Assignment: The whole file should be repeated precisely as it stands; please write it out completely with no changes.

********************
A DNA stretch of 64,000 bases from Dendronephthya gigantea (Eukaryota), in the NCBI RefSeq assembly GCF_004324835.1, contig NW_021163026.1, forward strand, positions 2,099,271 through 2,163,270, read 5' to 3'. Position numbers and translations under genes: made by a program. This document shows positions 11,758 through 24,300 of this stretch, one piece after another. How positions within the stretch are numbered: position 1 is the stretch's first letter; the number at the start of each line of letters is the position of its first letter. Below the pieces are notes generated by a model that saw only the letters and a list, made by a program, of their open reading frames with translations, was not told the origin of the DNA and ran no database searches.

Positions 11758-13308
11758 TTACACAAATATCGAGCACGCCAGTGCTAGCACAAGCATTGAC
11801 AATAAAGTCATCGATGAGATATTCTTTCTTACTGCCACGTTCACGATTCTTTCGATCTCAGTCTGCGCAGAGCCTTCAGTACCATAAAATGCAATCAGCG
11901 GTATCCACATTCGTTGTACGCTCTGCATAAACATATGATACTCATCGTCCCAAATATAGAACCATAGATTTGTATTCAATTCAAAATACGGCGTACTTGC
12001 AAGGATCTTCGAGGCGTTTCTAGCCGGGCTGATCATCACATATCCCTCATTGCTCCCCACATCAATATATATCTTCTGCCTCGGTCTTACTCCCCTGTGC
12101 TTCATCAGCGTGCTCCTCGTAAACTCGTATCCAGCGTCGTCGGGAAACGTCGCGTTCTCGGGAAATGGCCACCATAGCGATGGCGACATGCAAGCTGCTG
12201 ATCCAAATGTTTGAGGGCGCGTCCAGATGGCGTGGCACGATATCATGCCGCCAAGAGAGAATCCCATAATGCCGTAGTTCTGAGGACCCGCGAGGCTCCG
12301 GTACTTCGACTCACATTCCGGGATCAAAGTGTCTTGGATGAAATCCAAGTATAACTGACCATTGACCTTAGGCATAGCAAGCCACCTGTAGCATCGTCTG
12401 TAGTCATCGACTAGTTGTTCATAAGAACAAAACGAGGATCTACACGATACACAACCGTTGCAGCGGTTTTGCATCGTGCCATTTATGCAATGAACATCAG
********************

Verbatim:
A DNA stretch of 64,000 bases from Dendronephthya gigantea (Eukaryota), in the NCBI RefSeq assembly GCF_004324835.1, contig NW_021163026.1, forward strand, positions 2,099,271 through 2,163,270, read 5' to 3'. Position numbers and translations under genes: made by a program. This document shows positions 11,758 through 24,300 of this stretch, one piece after another. How positions within the stretch are numbered: position 1 is the stretch's first letter; the number at the start of each line of letters is the position of its first letter. Below the pieces are notes generated by a model that saw only the letters and a list, made by a program, of their open reading frames with translations, was not told the origin of the DNA and ran no database searches.

Positions 11758-13308
11758 TTACACAAATATCGAGCACGCCAGTGCTAGCACAAGCATTGAC
11801 AATAAAGTCATCGATGAGATATTCTTTCTTACTGCCACGTTCACGATTCTTTCGATCTCAGTCTGCGCAGAGCCTTCAGTACCATAAAATGCAATCAGCG
11901 GTATCCACATTCGTTGTACGCTCTGCATAAACATATGATACTCATCGTCCCAAATATAGAACCATAGATTTGTATTCAATTCAAAATACGGCGTACTTGC
12001 AAGGATCTTCGAGGCGTTTCTAGCCGGGCTGATCATCACATATCCCTCATTGCTCCCCACATCAATATATATCTTCTGCCTCGGTCTTACTCCCCTGTGC
12101 TTCATCAGCGTGCTCCTCGTAAACTCGTATCCAGCGTCGTCGGGAAACGTCGCGTTCTCGGGAAATGGCCACCATAGCGATGGCGACATGCAAGCTGCTG
12201 ATCCAAATGTTTGAGGGCGCGTCCAGATGGCGTGGCACGATATCATGCCGCCAAGAGAGAATCCCATAATGCCGTAGTTCTGAGGACCCGCGAGGCTCCG
12301 GTACTTCGACTCACATTCCGGGATCAAAGTGTCTTGGATGAAATCCAAGTATAACTGACCATTGACCTTAGGCATAGCAAGCCACCTGTAGCATCGTCTG
12401 TAGTCATCGACTAGTTGTTCATAAGAACAAAACGAGGATCTACACGATACACAACCGTTGCAGCGGTTTTGCATCGTGCCATTTATGCAATGAACATCAG